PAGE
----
Australia is in an import/export crisis as it recovers from the recent pandemic. With international and national border closures and a surge in consumer demand for imports, Australian imported products have been impacted exponentially.
Factory closures worldwide due to COVID have delayed the manufacturing of goods for export/import. High online shopping demands coupled with limited availability are driving the cost to the consumer up during the lead-up to Christmas this year.
COVID has affected international container shipping arrivals, and increased pricing is predicted to soar well into next year. High docking fees and port congestion have caused massive delays with some ships waiting more than a week before they can berth and unload.
COVID delays have caused canceled or bypassed shipping schedules which in turn have had a big impact on delivery times to consumers. The infrastructure needed at Australian ports for containerised imports and exports has not been maintained to keep pace with the shipping industry. There are only around half the shipping lines coming into Australian ports than before the pandemic.
The delays go right down through the supply chain from manufacturing, shipping and exporting, to the trucks waiting hours to pick up containers, the containers lost in stacks of other containers, and so on. In the lead up to Christmas, consumer demand will drive up the price of imports and more shipping disruptions can be expected.
Another blow to shipped goods is the rise in the cost of paper pulp for packaging such as cartons and moulded supports and fillers. Corrugated cardboard cartons are the most used eCommerce packaging. Other packaging essentials such as tapes, pallet wraps, and strapping have also seen a huge rise in cost. Manufacturers who rely on cardboard packaging to protect products during shipping can’t absorb another hike in cost, so the price is passed on to the consumer.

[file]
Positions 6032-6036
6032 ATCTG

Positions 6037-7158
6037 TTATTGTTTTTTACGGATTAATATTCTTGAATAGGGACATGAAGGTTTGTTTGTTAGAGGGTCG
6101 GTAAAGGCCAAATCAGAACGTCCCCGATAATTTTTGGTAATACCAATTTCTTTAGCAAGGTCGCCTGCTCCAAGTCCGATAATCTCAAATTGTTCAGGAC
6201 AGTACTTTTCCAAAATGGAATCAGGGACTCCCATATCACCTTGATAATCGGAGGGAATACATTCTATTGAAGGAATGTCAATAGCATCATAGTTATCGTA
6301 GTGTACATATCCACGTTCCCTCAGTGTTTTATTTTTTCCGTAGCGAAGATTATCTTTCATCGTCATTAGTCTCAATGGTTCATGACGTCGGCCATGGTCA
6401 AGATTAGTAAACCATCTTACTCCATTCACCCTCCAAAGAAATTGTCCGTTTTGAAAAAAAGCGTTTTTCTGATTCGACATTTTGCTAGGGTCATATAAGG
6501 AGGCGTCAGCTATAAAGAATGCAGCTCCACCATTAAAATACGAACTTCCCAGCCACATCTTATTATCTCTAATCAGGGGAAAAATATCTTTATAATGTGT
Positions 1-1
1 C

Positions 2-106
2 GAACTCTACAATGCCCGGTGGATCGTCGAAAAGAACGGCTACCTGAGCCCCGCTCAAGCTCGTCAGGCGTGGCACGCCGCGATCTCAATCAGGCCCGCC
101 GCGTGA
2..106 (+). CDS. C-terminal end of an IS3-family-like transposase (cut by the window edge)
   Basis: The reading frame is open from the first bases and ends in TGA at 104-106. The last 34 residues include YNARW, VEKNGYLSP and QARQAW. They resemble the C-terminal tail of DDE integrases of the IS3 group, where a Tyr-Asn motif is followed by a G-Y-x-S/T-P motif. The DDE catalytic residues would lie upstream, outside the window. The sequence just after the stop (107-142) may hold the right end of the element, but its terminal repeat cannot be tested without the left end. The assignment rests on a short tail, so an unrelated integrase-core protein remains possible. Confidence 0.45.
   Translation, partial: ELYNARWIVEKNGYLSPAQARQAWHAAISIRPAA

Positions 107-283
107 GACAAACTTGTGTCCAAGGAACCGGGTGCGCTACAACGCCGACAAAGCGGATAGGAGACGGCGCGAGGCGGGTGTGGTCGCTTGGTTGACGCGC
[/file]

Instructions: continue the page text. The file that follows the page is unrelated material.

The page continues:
For goods like electronics, appliances, and other household items, shoppers will be faced with low or zero stock for items with long wait times, up to months to receive purchases. If you are a manufacturer or retailer relying on those packaging items like stretch film, corrugated cardboard, tapes, and strapping you would have needed to order much earlier in the year to keep up with demand.
Christmas is looking a little frugal this year if you haven’t followed advice to get ahead of the freight delays and get your orders in by July and August. Even if you were diligent and ordered early, you could receive your package too late as long factory closures in the big manufacturing countries like Korea and China continue recovering and playing catch up.
Summary of factors causing prices to rise:
- Imbalance between supply and demand. Circulation of containers has dropped dramatically compared to pre-Covid.
- Global pandemic.
- Trucking and rail delays causing port congestion.